Cold Water Immersion, aka Ice Baths, Beneficial? Fact or Myth…
What is a cold or ice water immersion, better known as an ice bath, and are they beneficial or just a recovery myth? A cold or ice water immersion, better known as an ice bath, is when a patient immerses their body or body parts into a tub, container, or whirlpool filled with cool water and cool water with crushed ice. Now let’s rewind to the second part of that question of if ice baths are beneficial or just a recovery myth. That has been a hot topic and has made many skeptical.
There has been considerable debate and conflict in research over the years, with some research saying that they are beneficial while others say that it’s not beneficial at all, just being a mind trick, better known as the placebo effect on the ones partaking in this bone-chilling recovery. To recommend optimal protocols to enhance athletic recovery, research must provide a greater understanding of the physiology underpinning performance change and the factors which may contribute to the varied currently observed. (1)
Cold Water Immersion, aka Ice Baths, Explained
As I mentioned above, a cold or ice water immersion better known as an ice bath, is essential immerses their body or body parts into a tub, container, or whirlpool, that is filled with cool water taking an ice bath, ensuring water temperature ranges between 45° F - 60° F. If you’re new to ice baths, it is important to remember to start slow (warmer than colder) as cold shock is possible. (3) Another rule of thumb when it comes to taking an ice bath is making sure that you ONLY submerge yourself from the neck down.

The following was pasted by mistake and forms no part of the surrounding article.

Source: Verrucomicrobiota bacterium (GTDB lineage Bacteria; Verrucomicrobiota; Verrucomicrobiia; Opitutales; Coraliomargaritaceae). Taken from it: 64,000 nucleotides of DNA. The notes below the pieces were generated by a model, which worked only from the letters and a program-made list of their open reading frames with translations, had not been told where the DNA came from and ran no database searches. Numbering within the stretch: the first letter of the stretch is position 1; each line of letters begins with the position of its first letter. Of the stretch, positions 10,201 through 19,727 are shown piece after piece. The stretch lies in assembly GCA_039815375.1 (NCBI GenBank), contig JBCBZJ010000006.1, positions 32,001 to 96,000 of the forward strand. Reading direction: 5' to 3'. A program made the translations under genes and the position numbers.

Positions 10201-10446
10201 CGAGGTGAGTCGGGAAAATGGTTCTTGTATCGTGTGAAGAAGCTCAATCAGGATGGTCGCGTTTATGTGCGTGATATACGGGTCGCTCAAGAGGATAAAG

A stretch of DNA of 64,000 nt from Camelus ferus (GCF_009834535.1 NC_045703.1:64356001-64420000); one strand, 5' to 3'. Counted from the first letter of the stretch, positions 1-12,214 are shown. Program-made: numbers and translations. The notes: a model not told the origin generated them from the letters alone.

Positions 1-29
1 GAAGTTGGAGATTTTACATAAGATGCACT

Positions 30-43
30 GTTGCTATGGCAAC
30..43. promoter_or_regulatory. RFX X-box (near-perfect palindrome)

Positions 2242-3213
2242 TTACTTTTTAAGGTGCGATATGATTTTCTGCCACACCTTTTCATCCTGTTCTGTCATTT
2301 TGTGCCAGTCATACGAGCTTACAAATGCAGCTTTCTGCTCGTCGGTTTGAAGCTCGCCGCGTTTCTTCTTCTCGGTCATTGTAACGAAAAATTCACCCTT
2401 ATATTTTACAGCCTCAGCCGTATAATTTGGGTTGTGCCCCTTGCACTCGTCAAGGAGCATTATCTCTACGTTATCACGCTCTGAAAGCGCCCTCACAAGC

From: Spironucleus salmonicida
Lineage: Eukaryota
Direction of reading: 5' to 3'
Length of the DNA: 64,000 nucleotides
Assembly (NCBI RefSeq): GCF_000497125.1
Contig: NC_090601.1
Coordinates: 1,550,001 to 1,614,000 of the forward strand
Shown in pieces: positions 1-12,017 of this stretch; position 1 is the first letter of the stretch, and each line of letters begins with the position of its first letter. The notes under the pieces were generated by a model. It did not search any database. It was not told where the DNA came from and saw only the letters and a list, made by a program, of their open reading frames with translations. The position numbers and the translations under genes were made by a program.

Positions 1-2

The colder the stimulus (water immersion, shower, etc.), the shorter the time you need to expose yourself to the cold. One study showed a significant and prolonged increase in dopamine when people were in cool (60°F) water for about an hour up to their neck, with their heads above water. Other studies describe significant increases in epinephrine from just 20 seconds in very cold water (~40°F). (3) As you deliberately expose yourself to the cold more often, you will become more comfortable. Once that happens, you can then adjust the temperature.
Cold Water Immersion, aka Ice Baths, Explained Cont.
If you’re new to ice baths, it’s essential to know what’s coming and what to expect when you do decide to indulge in this arctic plunge. There will be three stages of skin response that one will go through when entering the bone-chilling water. In the first stage, you will start experiencing a cold sensation between 0 to 3 minutes of submerging. The second stage will happen between 2 to 7 minutes, during which a mild burning & aching feeling will start creeping in. The third and final stage of relative cutaneous numbness will kick in around 5 to 12 minutes.